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Jury Finds Miami Man Guilty of Sexual Battery

Aggressive Trial Attorney With a Reputation for Success

It took a Miami-Dade jury about two hours to find a 28-year-old man guilty of sexual battery and having sexual contact with a minor.

He was also found guilty of theft and false imprisonment, but those charges were lesser-included charges. The State had originally charged the accused with armed robbery and kidnapping, in addition to sexual battery.

According to the State Attorney's Office, the accused in this is pending trial in several other sexual battery cases.

Sexual battery, or rape, is a difficult charge to defend against. However, the approach taken by the criminal defense attorney may determine the success of the outcome. For one, cases in which there is DNA evidence, it may be best to put on a consent defense. That is, the defense does not dispute the fact that the two parties (alleged victim and accused) had sex, but that the sex was consensual.

If the alleged victim is a minor, consent is not a defense. If the alleged victim is a minor and there is DNA evidence, it may be best to negotiate a plea.

Attacking the "credibility" of DNA evidence worked once, and that was in the O.J. Simpson trial when DNA evidence was brand new. In 2011, DNA evidence is commonplace in the criminal justice system. It can exist in all types of cases, from non-violent property crimes to murder.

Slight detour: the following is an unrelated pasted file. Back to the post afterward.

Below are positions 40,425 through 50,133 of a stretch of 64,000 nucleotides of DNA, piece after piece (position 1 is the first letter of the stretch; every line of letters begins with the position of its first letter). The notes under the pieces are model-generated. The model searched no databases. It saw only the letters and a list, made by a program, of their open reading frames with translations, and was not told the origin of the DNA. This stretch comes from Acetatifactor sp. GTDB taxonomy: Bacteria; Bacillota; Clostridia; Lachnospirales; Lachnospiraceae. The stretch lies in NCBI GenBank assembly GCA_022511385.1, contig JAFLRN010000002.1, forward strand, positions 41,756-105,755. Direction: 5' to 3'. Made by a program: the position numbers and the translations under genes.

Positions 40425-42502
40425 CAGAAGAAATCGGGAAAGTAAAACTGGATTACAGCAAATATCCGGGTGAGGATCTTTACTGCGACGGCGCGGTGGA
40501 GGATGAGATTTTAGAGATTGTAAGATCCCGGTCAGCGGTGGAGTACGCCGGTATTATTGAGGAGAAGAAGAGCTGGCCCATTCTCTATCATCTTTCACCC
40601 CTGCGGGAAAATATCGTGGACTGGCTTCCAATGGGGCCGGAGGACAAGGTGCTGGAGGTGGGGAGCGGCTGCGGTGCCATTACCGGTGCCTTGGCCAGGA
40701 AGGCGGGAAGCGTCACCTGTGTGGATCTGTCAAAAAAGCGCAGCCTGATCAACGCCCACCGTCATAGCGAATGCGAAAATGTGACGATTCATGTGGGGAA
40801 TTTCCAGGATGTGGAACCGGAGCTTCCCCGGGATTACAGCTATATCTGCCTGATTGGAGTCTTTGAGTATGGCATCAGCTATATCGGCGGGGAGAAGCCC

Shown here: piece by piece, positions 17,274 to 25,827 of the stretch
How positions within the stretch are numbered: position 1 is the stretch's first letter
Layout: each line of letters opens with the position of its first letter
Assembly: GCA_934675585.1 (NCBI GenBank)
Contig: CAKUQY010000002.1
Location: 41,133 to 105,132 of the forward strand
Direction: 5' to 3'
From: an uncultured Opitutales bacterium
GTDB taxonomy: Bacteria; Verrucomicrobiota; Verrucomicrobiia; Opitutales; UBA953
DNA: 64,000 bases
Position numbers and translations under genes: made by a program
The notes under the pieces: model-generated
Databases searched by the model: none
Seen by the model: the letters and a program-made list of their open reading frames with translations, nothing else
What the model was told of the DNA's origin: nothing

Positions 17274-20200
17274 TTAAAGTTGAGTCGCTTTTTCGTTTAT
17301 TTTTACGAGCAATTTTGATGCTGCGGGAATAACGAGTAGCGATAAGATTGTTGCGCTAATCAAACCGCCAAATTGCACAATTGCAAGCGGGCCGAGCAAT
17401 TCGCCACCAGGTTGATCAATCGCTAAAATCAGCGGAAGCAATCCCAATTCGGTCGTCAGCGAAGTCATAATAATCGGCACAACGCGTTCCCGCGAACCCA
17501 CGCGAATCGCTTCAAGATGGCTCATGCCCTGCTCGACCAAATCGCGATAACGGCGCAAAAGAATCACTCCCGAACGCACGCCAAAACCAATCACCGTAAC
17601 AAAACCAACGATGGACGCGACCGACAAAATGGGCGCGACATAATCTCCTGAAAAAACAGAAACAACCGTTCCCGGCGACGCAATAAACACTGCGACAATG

DNA evidence is unique because your DNA is unique. That means that if DNA can be extracted from a bodily fluid (blood, semen, sweat) and compared to DNA extracted from the accused (usually by buccal swab), there is likely a 1 in several trillion chance that that DNA belongs to somebody else. In other words, DNA evidence will suggest that you are the only person in the known universe who could have committed the crime.

In this case, a consent defense wouldn't have worked because the alleged victim was a minor at the time of the alleged offense. If there was DNA evidence, the defense attorney should have worked toward securing a favorable plea agreement. If there was no DNA, then a defense lawyer must proceed on the theory that somebody else committed the crime and that the accused was misidentified by the alleged victim.

If you or a loved one are facing sexual battery charges in Miami-Dade or Broward, call me.